Tuesday, January 29, 2008

The Cost of Clutter

Alexandra linked to a helpful and practical site. The following insights struck me:
When both spouses work out of the home, who takes care of the house? Frequently, there is a constant battle between them about whose job it is to take care of some element of the housework. After all, the husband has been out working all day, so he doesn't feel like it. Oh, but the wife has been working, too so why can't she take a break?

Imagine if your boss at work decided to work a second full time job. How would this impact your work place?
Who would you ask if you couldn't find products for your customers? What if there was no change because your boss was at his other job until after the bank closed? What if you needed help or advice from your boss, but he said, "Not now... I'm too tired from my other job?" How long would that company last? The same thing happens in many homes every day.

Would your family be better served if one spouse stayed home?
Someone needs to be responsible for the bulk of the care and maintenance of the home and family. Ideally, everyone will share the work, but like in any other business there has to be one person in charge. Otherwise, everyone will avoid the work and everything will descend into chaos.

If this sounds like your home,
you might sit down with your spouse and seriously consider whether one of you might take off of work to try to get your home in order. Instead of thinking of staying at home as a prison sentence, think of it as another job to help save you money, reduce family stress and add more family comfort.

If you're considering staying home, get rid of the emotions and, with pen and paper (hopefully you can find one) in hand, write down the ways that being disorganized is costing you money. Be honest and try to cover even the small things. You might find that the money you are spending dealing with disorganization is equal to or more then one spouse's take home pay.

Organization has nothing to do with what is politically correct or what the media or other people tell you you need to do. It is a practical choice that you can make. I am NOT saying that you can't work doing something that you love. I am saying that regardless of how your family handles it, the work of keeping the home has to get done.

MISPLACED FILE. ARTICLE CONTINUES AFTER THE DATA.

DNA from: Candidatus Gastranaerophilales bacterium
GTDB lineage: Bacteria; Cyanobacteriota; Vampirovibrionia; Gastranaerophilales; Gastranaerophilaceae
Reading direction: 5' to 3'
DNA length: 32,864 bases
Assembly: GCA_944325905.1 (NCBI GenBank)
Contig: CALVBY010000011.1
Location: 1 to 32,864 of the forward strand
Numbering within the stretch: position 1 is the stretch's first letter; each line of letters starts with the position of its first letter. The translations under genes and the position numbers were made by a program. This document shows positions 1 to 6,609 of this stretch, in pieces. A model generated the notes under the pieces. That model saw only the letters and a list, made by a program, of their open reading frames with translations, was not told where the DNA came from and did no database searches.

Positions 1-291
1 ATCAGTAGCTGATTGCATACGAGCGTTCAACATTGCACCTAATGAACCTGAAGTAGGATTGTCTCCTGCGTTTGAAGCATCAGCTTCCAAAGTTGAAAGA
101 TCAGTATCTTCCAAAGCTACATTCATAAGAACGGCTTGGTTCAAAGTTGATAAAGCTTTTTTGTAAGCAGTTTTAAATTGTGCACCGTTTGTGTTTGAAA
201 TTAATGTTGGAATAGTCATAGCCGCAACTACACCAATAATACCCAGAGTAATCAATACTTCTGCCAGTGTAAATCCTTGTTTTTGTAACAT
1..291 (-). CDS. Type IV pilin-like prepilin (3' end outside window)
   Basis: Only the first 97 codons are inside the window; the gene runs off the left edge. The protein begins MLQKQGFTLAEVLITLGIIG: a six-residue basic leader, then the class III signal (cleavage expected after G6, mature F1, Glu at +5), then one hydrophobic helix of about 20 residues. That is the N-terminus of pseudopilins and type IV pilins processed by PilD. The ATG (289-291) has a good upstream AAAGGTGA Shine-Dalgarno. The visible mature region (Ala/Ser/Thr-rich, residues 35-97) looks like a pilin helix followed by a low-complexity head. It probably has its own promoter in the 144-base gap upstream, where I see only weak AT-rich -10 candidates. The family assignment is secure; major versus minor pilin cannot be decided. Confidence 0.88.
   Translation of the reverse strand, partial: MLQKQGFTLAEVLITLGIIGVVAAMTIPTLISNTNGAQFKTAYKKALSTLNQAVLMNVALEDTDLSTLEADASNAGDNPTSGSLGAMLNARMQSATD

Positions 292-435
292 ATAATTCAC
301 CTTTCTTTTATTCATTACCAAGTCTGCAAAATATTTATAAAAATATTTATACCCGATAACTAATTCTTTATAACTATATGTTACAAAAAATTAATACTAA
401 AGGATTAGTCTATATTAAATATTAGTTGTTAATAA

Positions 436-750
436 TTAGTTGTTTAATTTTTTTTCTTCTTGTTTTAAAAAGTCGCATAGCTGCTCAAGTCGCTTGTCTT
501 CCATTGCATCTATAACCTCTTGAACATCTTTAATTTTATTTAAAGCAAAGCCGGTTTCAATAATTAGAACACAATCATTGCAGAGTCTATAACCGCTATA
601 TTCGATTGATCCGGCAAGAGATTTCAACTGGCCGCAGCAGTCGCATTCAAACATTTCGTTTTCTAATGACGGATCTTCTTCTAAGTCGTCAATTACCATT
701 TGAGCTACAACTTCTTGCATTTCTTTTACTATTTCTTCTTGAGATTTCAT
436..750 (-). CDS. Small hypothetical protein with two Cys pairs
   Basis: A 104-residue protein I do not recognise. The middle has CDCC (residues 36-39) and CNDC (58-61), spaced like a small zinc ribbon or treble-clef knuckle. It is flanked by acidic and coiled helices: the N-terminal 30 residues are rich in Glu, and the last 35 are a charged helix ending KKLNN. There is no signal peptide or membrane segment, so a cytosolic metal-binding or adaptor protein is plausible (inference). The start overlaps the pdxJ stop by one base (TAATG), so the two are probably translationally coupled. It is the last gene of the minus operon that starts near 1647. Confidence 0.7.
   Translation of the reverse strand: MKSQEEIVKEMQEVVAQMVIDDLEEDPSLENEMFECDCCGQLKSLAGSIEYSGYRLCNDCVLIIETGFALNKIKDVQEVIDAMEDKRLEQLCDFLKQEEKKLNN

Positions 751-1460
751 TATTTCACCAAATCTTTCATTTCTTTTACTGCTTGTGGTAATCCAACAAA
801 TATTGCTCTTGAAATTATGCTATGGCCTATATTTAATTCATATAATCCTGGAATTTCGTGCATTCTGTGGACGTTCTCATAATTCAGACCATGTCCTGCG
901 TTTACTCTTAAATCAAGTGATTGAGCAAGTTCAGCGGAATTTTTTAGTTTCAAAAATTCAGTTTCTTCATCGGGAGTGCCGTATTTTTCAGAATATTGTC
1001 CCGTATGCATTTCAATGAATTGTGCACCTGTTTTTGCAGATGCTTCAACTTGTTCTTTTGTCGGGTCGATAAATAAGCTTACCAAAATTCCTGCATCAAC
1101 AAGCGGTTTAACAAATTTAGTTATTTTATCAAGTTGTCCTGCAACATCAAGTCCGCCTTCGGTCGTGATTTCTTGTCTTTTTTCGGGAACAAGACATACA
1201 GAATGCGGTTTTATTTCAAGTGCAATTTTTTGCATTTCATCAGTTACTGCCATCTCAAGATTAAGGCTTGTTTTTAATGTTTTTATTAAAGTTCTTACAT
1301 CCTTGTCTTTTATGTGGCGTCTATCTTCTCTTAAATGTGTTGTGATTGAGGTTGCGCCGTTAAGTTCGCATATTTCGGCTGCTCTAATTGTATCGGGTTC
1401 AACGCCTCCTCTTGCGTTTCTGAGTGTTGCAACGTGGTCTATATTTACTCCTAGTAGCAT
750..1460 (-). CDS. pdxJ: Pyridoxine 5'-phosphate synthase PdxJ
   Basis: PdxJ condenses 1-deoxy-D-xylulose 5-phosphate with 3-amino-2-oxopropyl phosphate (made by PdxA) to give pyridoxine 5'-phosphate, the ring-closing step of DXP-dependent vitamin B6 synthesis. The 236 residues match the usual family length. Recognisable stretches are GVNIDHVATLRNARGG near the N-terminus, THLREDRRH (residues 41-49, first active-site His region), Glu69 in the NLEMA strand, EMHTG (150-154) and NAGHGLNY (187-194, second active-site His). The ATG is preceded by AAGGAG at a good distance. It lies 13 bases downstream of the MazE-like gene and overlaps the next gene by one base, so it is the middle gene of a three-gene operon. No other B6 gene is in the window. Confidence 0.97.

Anonymous said...

My observations of families where both work outside the home is the cost involved.....hiring a cleaning service, child care, pre-packaged food or lots of carry out, gasoline for 2 cars, or metro costs, parking, or car pool costs, work clothes and shoes, not to mention the hidden costs of: added stress and tension, over work, time spent in commuting to work, less time for the children and their activities,guilt, feeling stretched from both ends/and or burning the candle from both ends.

healthily sanguine said...

It seems the cost could hardly outweigh the extra income. In fact, in the case of neglect of children certainly couldn't!

Anonymous said...

I have been a homemaker for nearly 18 years and I agree that we should be encouraging married couples to rethink the whole homemaking gig. It never occurred to me to work when we had children; it seemed the most natural and obvious thing to do. I told a friend of mine, who is a working mother, that I had embraced motherhood and homemaking. My enthusiasm for this 'ordinary' vocation kind of stunned her. (I wish more mothers were as vocally upbeat) Homemaking makes sense financially, organizationally, etc. In fact, my husband and I have boiled it down to this: He is the head of the household and I run the household. It's a rather simple arrangement. However, we should go deeper, shouldn't we? There is more at stake here; we are to sanctify ourselves in the vocation God has called us. There are many benefits to staying home with the children and managing the household, but doing it while working toward holiness gives it true meaning. And perhaps others will be drawn to this sweet vocation if we make it more appealing by being more cheerful and holy.

elena maria vidal said...

Yes, julygirl and healthily sanguine, sometimes the costs of both spouses working is just too high!

Thank you, Liz, for such a beautiful description of a holy vocation.

Unknown said...

I'm glad you found something in that article. I've been enjoying that site quite a bit.

I agree with Julygirl. The emotional and financial cost was too high for me when I worked outside the home.